Perth based band Mulder are a two piece electro pop outfit with a new release titled Young. While the title flows along with the EP’s lyrical contention, it also reoccurs in the music’s tone, with influences seemingly not reaching before the 21st century.

While ticking various impressive production techniques off the list almost instantly on their seven track release, the band’s textures and dynamics also both impress, with a wide range of instruments, tones, and song structures implemented to complement the group’s song writing technique.

Although quite fresh, Young does at times express and elaborate on its creators’ opinion quite well.

The debut release’s opening track ‘Everything At All, That’s All There Is To It’ initiates the two piece’s evident influence from international acts such as The Postal Service and upbeat pop groups such as The Wombats and Tokyo Police Club. Vocal manipulation also overpowers their Australian accent, and  at times and can come across as a little confusing.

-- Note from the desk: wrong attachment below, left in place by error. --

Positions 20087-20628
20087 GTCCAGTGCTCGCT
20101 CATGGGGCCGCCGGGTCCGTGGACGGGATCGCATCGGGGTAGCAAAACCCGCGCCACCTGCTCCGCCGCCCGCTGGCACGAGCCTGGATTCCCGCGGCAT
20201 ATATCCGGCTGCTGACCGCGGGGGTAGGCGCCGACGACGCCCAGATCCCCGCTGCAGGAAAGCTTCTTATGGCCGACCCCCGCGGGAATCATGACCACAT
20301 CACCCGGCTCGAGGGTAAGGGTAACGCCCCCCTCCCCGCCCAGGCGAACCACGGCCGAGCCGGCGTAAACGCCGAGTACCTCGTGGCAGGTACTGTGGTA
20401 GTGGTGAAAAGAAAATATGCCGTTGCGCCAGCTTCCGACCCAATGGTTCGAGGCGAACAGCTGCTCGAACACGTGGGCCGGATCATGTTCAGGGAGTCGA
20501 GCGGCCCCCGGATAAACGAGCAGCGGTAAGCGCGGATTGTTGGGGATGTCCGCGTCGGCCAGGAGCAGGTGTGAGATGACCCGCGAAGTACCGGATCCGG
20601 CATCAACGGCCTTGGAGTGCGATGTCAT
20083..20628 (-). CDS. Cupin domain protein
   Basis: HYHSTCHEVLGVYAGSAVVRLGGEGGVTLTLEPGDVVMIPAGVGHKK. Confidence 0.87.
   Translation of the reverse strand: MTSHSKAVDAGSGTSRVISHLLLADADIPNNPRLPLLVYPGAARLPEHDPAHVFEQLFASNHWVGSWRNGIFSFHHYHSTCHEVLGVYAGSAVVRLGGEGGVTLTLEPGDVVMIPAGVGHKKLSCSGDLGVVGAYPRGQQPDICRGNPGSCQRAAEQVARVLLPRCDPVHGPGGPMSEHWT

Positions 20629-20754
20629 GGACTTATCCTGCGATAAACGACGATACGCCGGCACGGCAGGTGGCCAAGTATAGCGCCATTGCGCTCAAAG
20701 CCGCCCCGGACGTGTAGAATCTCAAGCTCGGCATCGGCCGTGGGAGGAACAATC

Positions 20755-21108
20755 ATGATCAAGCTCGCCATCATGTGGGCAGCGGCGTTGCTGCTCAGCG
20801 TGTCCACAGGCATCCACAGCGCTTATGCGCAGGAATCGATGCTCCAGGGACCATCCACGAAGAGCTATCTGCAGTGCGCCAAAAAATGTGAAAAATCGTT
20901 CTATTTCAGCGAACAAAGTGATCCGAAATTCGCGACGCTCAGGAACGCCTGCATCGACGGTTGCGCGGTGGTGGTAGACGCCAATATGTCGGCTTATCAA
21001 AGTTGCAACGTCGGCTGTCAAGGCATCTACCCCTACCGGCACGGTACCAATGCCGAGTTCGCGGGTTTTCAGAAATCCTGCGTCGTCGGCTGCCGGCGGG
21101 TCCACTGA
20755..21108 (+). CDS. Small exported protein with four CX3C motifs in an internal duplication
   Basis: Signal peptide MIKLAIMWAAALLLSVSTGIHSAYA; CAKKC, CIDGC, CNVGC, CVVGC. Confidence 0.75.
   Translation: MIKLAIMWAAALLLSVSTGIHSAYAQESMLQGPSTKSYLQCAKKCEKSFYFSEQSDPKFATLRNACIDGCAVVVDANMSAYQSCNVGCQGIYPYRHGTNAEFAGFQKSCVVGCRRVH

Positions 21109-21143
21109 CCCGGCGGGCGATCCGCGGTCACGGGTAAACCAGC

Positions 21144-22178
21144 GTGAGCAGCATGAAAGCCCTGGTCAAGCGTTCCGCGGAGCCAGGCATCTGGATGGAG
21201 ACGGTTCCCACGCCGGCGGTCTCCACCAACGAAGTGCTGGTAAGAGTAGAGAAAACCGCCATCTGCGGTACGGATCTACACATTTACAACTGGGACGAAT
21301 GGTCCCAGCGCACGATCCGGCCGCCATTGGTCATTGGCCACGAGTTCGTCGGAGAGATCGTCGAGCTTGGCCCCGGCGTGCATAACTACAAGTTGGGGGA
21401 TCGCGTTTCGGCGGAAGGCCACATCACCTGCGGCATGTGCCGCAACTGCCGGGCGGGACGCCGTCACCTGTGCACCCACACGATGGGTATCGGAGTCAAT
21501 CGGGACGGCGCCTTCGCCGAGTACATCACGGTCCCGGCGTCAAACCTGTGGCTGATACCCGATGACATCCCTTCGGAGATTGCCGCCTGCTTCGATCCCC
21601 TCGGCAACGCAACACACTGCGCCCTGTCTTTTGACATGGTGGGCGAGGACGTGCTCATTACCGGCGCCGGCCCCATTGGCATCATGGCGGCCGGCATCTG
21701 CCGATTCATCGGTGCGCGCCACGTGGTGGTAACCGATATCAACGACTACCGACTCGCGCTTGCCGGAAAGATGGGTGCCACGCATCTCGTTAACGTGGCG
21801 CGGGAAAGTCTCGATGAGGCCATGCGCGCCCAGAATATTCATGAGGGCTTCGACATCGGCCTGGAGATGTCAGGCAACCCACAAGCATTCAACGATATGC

Piano ballads leave interesting gaps throughout the piece while also creating a consistent balance, but with most electro pop group’s releasing albums of continuous high fidelity radio hits – it’s nice to feel the balance on this release.

While accommodating impact from influential pop artists the band does still manage to express their originality, and in majority – without it being too obvious.

Auto-tune is used spaciously, tastefully, and is most commonly used to accommodate a lead vocal roll and complement with harmonies making it more bearable.

The group’s vocal contributions are at times what may turn your average indie pop hunter away, with the duo’s hardcore influenced yelling taking over. The fifth track ‘Young Love’ is a good example of the band’s teenage angst, which appears as the main issue in the song’s lyrical content. Yet with a diverse, flowing track listing the 38 minutes don’t really feel like they’ve been dragging.

Young is an overall enjoyable, diverse listen and while youthful dramatic expression is at times a bit much, and the lyrical content doesn’t dig as deep as it could, Young does stay true to it’s word even if it’s in both positive and negative attributes.

Get unlimited access to the coverage that shapes our culture.
to Rolling Stone magazine
to Rolling Stone magazine